Boris Johnson should be busy with state affairs – not curtains

British Prime Minister has no lack of real issues to deal with

LONDON, ENGLAND - APRIL 29:  Prime Minister Boris Johnson speaks with pupils after taking part in a science lesson at King Solomon Academy in Marylebone, on April 29, 2021 in London, England. (Photo by Dan Kitwood - WPA Pool/Getty Images)
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With Britain tackling the coronavirus pandemic and lingering issues relating to Brexit still causing concern, UK Prime Minister Boris Johnson certainly has no shortage of issues that require his attention.

But instead of devoting his energy to important affairs of state, Mr Johnson is having to spend a great deal of his time dealing with an increasingly acrimonious dispute over the redecoration of the Downing Street flat he shares with his fiancee Carrie Symonds.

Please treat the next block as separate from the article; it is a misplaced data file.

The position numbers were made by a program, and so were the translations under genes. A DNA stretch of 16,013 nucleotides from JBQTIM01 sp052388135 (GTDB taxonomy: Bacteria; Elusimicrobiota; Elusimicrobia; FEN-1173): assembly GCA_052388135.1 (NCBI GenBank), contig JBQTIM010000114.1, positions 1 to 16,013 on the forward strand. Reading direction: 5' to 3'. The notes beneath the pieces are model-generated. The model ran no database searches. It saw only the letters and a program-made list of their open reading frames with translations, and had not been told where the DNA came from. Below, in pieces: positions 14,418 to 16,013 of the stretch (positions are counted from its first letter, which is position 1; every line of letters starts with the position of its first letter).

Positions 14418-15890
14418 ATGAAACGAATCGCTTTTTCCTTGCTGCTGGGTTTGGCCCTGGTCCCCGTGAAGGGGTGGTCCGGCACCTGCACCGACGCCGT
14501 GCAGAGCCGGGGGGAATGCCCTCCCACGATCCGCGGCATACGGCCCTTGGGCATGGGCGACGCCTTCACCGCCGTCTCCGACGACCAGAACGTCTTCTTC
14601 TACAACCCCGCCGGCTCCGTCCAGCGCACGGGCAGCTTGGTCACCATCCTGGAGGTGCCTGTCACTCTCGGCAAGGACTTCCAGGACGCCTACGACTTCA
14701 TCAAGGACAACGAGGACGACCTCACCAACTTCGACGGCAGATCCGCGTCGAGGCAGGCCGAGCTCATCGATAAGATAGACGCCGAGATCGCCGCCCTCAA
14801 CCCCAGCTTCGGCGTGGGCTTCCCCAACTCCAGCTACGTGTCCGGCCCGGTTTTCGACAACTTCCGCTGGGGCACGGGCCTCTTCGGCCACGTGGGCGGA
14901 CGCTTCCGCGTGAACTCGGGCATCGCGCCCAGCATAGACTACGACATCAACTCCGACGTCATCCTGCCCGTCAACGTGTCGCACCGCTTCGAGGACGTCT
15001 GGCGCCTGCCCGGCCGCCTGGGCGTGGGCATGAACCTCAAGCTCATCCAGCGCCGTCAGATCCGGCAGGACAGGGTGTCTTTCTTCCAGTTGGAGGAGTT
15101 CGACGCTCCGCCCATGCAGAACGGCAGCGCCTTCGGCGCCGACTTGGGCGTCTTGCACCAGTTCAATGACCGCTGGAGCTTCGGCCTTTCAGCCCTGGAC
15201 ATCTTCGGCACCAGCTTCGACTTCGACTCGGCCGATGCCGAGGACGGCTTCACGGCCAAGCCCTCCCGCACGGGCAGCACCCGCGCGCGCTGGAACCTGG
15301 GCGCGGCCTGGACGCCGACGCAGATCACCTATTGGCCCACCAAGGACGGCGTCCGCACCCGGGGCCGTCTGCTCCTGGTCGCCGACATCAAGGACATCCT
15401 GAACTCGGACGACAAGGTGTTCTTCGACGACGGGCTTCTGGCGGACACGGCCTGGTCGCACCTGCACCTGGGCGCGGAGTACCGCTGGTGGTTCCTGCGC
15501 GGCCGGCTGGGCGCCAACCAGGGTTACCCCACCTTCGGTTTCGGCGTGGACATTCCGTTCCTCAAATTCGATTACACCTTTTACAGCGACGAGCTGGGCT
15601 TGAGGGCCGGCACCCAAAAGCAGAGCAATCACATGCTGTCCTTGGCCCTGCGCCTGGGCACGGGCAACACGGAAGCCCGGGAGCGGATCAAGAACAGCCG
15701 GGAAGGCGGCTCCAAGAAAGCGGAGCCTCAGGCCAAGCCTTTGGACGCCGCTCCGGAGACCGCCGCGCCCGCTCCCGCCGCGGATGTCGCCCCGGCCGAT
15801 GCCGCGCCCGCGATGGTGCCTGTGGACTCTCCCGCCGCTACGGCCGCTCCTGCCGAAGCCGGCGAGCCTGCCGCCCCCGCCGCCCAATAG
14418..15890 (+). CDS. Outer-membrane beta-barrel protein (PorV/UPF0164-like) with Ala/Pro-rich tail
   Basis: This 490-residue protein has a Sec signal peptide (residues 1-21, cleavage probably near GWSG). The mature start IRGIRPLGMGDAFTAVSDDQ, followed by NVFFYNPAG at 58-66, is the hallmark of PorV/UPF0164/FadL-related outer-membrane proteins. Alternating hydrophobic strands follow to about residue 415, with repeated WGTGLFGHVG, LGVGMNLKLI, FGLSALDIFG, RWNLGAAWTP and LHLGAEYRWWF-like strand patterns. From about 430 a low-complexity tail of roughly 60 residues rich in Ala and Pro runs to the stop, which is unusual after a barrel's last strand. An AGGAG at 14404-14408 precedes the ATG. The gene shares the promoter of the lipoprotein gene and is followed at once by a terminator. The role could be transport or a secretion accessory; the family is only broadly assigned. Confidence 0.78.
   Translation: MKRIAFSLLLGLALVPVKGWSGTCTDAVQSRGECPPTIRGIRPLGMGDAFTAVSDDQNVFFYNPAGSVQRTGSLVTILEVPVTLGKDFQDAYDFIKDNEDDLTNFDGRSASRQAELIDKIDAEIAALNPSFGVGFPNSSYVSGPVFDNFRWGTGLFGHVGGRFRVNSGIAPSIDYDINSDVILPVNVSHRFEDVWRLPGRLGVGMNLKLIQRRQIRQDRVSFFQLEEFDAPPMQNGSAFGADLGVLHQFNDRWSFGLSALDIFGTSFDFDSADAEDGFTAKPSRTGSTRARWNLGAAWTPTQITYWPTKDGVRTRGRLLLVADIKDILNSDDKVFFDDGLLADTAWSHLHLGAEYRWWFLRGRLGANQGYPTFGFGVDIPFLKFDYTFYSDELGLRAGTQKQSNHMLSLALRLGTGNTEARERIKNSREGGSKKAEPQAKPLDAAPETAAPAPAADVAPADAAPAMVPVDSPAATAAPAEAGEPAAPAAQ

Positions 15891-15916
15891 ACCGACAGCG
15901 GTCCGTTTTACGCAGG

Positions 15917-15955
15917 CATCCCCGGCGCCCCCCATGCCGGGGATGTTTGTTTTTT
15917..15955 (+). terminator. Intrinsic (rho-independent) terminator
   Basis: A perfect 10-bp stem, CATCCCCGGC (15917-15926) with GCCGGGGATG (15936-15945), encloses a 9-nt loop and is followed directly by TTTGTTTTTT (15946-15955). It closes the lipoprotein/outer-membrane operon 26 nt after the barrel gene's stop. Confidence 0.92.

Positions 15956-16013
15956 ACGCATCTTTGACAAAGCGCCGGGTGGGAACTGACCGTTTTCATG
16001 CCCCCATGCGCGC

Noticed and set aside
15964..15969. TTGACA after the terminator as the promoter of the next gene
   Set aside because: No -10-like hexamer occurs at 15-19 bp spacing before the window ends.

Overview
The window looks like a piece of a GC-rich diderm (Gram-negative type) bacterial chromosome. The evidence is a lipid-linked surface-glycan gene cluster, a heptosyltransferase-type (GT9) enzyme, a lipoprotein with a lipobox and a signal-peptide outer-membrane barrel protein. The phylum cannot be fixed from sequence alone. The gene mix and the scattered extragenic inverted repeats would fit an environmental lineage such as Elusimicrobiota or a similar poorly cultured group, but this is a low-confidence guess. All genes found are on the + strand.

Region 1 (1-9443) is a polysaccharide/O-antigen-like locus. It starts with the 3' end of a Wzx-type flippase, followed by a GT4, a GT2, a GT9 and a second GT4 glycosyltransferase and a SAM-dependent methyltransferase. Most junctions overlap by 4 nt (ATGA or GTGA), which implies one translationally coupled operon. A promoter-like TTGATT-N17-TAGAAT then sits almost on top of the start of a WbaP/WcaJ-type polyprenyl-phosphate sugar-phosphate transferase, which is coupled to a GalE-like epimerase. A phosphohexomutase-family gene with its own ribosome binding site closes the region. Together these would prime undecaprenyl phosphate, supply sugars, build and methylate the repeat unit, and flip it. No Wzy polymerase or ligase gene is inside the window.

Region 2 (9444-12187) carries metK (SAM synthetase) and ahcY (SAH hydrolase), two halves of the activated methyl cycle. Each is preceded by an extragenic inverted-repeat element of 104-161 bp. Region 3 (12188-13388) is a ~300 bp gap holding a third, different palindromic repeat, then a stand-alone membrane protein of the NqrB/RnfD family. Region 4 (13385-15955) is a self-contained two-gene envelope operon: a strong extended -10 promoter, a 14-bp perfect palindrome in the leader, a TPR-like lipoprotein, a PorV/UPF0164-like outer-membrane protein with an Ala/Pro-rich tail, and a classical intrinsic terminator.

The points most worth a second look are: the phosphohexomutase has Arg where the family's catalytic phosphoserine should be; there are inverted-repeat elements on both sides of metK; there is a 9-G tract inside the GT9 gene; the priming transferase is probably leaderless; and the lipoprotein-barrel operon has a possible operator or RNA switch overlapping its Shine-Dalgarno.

All British prime ministers are provided with one of the grace-and-favour flats above the maze of offices in Downing Street, which house the prime minister and the Chancellor of the Exchequer.

Nearly all prime ministers redecorate their flat when taking office, taking advantage of the £30,000 annual allowance they are given to make the property more to their liking.

The controversy surrounding Mr Johnson concerns the estimated £200,000 he and Ms Symonds are said to have spent on redecorating their new home above Number 11 Downing Street.

The Labour opposition leader Sir Keir Starmer has accused the prime minister of using money provided by a Conservative Party donor to cover the cost of the expensive refurbishment which, if true, would be a breach of the parliamentary code.